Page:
Q. How can I get an Access Agreement?

Q. Can I contact Birthing Centre directly with questions?
Yes, we encourage everyone to ask us questions to ‘get it from the horse’s mouth’. Either email: or call 09 281 2046 (which will currently divert to the administration office as no one is on site at Ngā Hau Māngere yet).




Margret Norris

When Birthing Centre’s Clinical Midwife Director Margret Norris (or Marg as she is known to all of us) isn’t mentoring teams of midwives, reviewing policies and procedures, meeting with the health sector, or holding the vision and values of Birthing Centre safely in her hands, she is often found on the drag racing strip, crewing with her family.

Margret is a mother of three and ‘Nanny’ to three grandsons. Apart from supporting her husband on the drag racing strip she loves to potter in the garden and is re-acquainting herself with cooking.

“When your daughter is a chef, you don’t tend to cook,” she laughs. “But now that she’s moved, I like to try out new recipes.”
Margret says her hobbies align with her professional life and there are a lot of similarities between midwifery and drag racing.
“Midwifery and drag racing both require a safety element and managing risk. In drag racing we must ensure all the safety checks are in place. When a woman is in labour it’s all about keeping her and her baby safe.”

Both activities are also adrenalin-pumping, says Margret.

“You can’t help it. When you’re at a birth you pump adrenalin. You don’t relax until the baby is born. And in drag racing it’s the same. When my husband is going down that strip, I’m pumping adrenalin.”

Teamwork is also key, says Margret.

“Midwifery can’t be done alone. It’s about teamwork, and so is drag racing. Everyone on the team has a part to play and that influences the result at the end.”

Margret joined Birthing Centre in November 2018 after 25 years with the Bay of Plenty District Health Board, the last 10 years at Midwifery Leader.

Her experience has been widely sought after as a member of various midwifery groups, including the Ministry of Health’s Maternity Quality and Safety Group, and she has a strong network of contacts in the midwifery sector throughout New Zealand.
Margret is relishing the move from secondary birthing (in hospital) to primary birthing in the community.

“It’s the dream job to be quite honest. The primary birthing midwifery scene is a very calm environment. It’s relit my fire for midwifery and I just love it. At the end of the day I want the very best we can provide women in each of the areas we operate in.”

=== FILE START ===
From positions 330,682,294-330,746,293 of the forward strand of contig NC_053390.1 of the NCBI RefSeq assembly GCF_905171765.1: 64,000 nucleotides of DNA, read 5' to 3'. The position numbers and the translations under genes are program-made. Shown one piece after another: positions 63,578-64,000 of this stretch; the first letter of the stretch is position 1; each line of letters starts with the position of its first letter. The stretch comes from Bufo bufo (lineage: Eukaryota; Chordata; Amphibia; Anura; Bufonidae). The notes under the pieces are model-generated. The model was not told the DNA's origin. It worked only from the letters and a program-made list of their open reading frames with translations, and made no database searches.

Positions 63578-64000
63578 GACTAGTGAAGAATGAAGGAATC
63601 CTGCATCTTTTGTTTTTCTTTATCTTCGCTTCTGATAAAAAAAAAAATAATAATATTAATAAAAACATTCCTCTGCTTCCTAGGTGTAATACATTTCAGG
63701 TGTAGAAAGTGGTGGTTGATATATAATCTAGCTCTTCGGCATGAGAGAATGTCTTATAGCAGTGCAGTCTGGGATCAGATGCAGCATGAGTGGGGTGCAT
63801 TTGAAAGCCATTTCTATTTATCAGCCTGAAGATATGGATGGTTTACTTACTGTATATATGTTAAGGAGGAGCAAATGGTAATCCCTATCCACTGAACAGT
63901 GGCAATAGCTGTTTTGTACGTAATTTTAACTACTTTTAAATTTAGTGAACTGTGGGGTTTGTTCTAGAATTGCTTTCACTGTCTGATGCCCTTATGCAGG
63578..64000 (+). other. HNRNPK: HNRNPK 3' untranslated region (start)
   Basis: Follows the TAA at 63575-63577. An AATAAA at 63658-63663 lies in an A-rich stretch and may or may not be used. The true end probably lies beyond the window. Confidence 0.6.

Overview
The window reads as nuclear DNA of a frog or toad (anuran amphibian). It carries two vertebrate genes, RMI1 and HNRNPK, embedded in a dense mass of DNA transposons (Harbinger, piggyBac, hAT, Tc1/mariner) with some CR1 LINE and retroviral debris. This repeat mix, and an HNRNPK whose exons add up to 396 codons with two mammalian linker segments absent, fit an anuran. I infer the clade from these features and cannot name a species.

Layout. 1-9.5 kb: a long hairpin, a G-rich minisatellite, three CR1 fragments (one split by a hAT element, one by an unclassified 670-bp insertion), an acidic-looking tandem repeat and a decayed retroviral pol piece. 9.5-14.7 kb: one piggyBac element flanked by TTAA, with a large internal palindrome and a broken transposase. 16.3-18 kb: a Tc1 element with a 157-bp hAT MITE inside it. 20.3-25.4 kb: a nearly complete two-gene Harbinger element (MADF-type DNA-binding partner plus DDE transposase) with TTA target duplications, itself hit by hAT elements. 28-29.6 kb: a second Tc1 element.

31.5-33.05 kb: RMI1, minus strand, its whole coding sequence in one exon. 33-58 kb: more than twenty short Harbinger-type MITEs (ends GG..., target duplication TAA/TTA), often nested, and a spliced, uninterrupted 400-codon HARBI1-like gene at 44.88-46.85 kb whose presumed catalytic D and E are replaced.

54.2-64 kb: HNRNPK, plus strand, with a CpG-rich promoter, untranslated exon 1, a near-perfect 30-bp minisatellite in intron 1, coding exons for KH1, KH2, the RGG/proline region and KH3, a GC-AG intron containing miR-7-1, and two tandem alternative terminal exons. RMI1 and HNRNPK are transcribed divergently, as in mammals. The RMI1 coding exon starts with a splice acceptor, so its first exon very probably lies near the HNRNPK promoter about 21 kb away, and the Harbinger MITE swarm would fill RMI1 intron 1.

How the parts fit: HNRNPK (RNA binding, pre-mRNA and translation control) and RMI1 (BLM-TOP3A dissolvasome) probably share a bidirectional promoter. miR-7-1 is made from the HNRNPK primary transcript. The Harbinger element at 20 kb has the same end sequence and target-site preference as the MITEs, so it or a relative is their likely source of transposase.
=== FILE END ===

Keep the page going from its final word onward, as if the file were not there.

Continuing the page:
Margret says she loves that Birthing Centre is not only women-centred, but family-centred too.

“We nurture you, help you get feeding established - whether that’s breast, bottle or mixed feeding -and get fathers involved in the care of their babies too.”

Margret often bumps into women in the community whose babies she has delivered. “My husband hates going to the supermarket with me because it takes so long!

“It’s actually really lovely. Just recently I bumped into a mum I knew and her 18-year-old daughter walked up to me and asked to give me a hug. She said, ‘thank you for bringing me safely into the world’, and I thought ‘how beautiful is that?’”




In this issue of The Delivery we’re starting a new feature, sharing birthing stories from women around the country. All mothers have a birthing story, and while each is unique, there are often similarities, and it’s nice to know you’re not alone when it comes to facing some of the challenges that come with being a new mum. Here is Abbie’s birthing story:

Abbie Hinton, mother of two, both hospital births and post-natal care in a primary birthing unit.

“My baby was healthy, perfect. But I had real trouble breastfeeding. She was keen, but there were problems with her latch. I was raw and bleeding after one night. She wasn’t thriving and I felt like a failure because I couldn’t feed my baby. I felt a lot of pressure to keep trying. I had post-natal depression and maybe that came from that feeling that I was a failure. Our family was in turmoil and I was exhausted. I went to lactation consultants, and had her tongue snipped after it was suggested she was tongue-tied. We tried everything and nothing helped. My midwife referred me to the Waikato Family Centre and they were great, helping me with bottle-feeding and dealing with my depression. I joined a support group. From there, I had to accept that I couldn’t breastfeed. My daughter was always unsettled, but once I put her on a bottle, she was a dream baby. There were very similar stories to mine in the support group and a few of us are still good friends. It’s nice to know you’re not the only one.

“All of us in my post-natal depression support group went down with depression again after our second babies. I had a lot of guilt the first time because I wasn’t enjoying it. I knew I loved her, but it was the worst time in my life, and it was something I’d looked forward to all my life. You have an ideal of what it’s going to be like and then everything came crashing down. When I had my son and was really enjoying him as a baby, the guilt all came flooding back because I didn’t enjoy my daughter as a baby. I felt guilty for enjoying this one. It took me a long time to come to terms with things and accept that’s the way it was. I was doing my best and I had a lot of family support, so that cocooned her, and I don’t think there was any negative impact on her. My children are both very healthy, normal, bright kids.